DEAR DR. DONOHUE: My doctor just shocked me by telling me I have hepatitis C. I don’t do drugs. I have been faithful to my wife. How could I have gotten this? Can I pass it to my wife and children? What’s the treatment? – B.V.

Ready answers to people’s questions about hepatitis C are not always available. One avenue of transmission is sharing needles in drug injections. Some people became infected through blood transfusions before there was a test to detect this virus. Health care workers can become infected if they get stuck by needles used on hepatitis C patients. Sexual transmission, while possible, is quite rare, and transmission to household members is even rarer. You might never discover how you came down with this virus.

Most infections are discovered because a person happens to have a battery of blood tests done and the liver enzymes are found to be elevated. I suspect that’s how your diagnosis was made.

In up to 80 percent of patients, the infection becomes chronic, as the virus remains alive in liver cells. Hardly anyone has symptoms during this latent infection. However, between 2 percent and 20 percent of the chronically infected will develop liver cirrhosis 20 to 30 years after initial infection.

That presents a dilemma. Should a person who has no symptoms and only mildly elevated liver enzyme levels be treated or be left alone? The decision to treat or not to treat is made based on the blood level of hepatitis C virus and on the present state of the liver. Often that can be assessed only by having a liver biopsy and examining the liver tissue microscopically.

Treatment involves weekly infusions of the drug interferon alpha and the daily oral medicine ribavirin.

All the hepatitis infections – A, B and C – are explained in the hepatitis pamphlet. Readers can obtain a copy by writing: Dr. Donohue – No. 503, Box 536475, Orlando, FL 32853-6475. Enclose a check or money order (no cash) for $4.50 U.S./$6.50 Can. with the recipient’s printed name and address. Please allow four weeks for delivery.

DEAR DR. DONOHUE: I am currently under treatment for something called lichen sclerosus. I forgot to ask the doctor if this is a cancer or precancer. Is it? Any information you can give would be appreciated. – T.N.

Lichen sclerosus sounds like a rare condition. It is not. It also sounds like it should have something to do with the lichen family of fungi that grows on rocks and trees. It does not.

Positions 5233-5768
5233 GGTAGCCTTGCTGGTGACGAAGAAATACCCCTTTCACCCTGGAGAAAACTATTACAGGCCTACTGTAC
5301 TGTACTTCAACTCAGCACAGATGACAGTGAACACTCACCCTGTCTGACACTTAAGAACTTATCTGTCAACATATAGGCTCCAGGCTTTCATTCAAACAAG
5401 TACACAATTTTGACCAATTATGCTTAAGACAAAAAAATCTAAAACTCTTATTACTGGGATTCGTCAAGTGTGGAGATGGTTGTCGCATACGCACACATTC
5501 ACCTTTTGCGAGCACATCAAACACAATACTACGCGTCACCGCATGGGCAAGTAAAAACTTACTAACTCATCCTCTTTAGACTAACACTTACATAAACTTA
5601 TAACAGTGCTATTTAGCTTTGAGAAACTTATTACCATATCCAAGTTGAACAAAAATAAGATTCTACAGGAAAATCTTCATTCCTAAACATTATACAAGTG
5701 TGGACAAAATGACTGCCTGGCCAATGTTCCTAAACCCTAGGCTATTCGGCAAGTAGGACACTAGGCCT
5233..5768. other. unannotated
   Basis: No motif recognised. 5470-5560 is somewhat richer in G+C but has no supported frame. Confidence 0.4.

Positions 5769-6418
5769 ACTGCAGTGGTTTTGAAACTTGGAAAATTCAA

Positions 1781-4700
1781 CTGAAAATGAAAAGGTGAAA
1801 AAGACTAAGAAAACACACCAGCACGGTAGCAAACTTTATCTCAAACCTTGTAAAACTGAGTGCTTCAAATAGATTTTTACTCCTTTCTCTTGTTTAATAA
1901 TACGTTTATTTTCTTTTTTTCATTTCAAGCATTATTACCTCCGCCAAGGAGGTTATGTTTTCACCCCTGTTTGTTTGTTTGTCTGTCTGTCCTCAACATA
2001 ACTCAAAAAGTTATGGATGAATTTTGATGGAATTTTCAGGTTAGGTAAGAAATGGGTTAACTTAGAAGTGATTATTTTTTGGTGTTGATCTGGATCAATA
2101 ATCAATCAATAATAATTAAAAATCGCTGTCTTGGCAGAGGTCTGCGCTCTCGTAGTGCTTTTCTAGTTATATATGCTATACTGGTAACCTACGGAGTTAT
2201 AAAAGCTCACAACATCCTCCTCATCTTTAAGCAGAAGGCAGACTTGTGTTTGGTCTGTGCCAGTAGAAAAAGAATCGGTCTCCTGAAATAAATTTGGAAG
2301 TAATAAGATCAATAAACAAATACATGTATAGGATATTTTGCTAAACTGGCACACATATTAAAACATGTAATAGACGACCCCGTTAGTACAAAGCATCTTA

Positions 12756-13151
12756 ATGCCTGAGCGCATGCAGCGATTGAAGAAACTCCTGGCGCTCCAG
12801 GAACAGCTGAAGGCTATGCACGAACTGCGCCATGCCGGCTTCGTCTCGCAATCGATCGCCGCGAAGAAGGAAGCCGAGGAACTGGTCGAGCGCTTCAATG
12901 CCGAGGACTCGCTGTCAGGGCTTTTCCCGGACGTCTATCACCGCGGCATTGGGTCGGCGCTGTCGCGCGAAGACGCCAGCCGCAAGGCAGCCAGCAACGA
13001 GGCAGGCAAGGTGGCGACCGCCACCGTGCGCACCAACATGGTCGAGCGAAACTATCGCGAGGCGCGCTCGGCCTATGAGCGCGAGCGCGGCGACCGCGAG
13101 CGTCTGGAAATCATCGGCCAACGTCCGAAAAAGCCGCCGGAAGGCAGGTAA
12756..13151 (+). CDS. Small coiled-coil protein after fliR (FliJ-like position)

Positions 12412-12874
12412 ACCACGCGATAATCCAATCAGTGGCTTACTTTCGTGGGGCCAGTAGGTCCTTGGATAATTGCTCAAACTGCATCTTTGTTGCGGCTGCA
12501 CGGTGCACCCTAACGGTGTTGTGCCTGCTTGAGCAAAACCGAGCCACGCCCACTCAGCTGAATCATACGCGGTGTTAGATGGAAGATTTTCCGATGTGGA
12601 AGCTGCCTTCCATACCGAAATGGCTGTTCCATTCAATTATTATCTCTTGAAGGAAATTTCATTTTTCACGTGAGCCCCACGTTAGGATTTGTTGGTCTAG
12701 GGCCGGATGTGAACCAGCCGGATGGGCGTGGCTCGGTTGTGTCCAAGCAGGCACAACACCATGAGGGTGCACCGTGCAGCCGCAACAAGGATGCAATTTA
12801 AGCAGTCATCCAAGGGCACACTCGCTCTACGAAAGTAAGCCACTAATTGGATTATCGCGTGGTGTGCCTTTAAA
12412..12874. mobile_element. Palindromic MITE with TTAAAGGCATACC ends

It usually begins as raised, white patches of skin that often contain black plugs. The patches are sometimes surrounded by a red or purple halo. Itching can be severe.

It occurs in both sexes, and it frequently involves genital skin. It can also be found on the chest, upper back and even in the mouth.

In the early 1900s lichen sclerosus was considered to be closely associated with the development of skin cancer. However, in only about 5 percent of people with lichen sclerosus does it precede squamous cell cancer of the skin, particularly the genital skin.

Powerful cortisone ointments and creams can most often keep it under control. They are applied twice a day at first and then tapered to once or twice weekly. That minimizes the undesirable side effects of cortisone. Lichen sclerosus can come back, however.

DEAR DR. DONOHUE: I take Tums as a calcium supplement. Since starting it, I have noticed that my stools are loose. I don’t actually have diarrhea, just very soft stools. Is that an effect of Tums? – C.F.

Soft stools are not a usual consequence of using Tums.

Tums is a preparation of calcium carbonate. Calcium carbonate can constipate some users.

Take yourself off Tums for a week and see if your stools revert to normal. If they do, then you can implicate Tums. If they don’t, then a change in stool consistency warrants a visit to the family doctor.

Dr. Donohue regrets that he is unable to answer individual letters, but he will incorporate them in his column whenever possible. Readers may write him or request an order form of available health newsletters at P.O. Box 536475, Orlando, FL 32853-6475.

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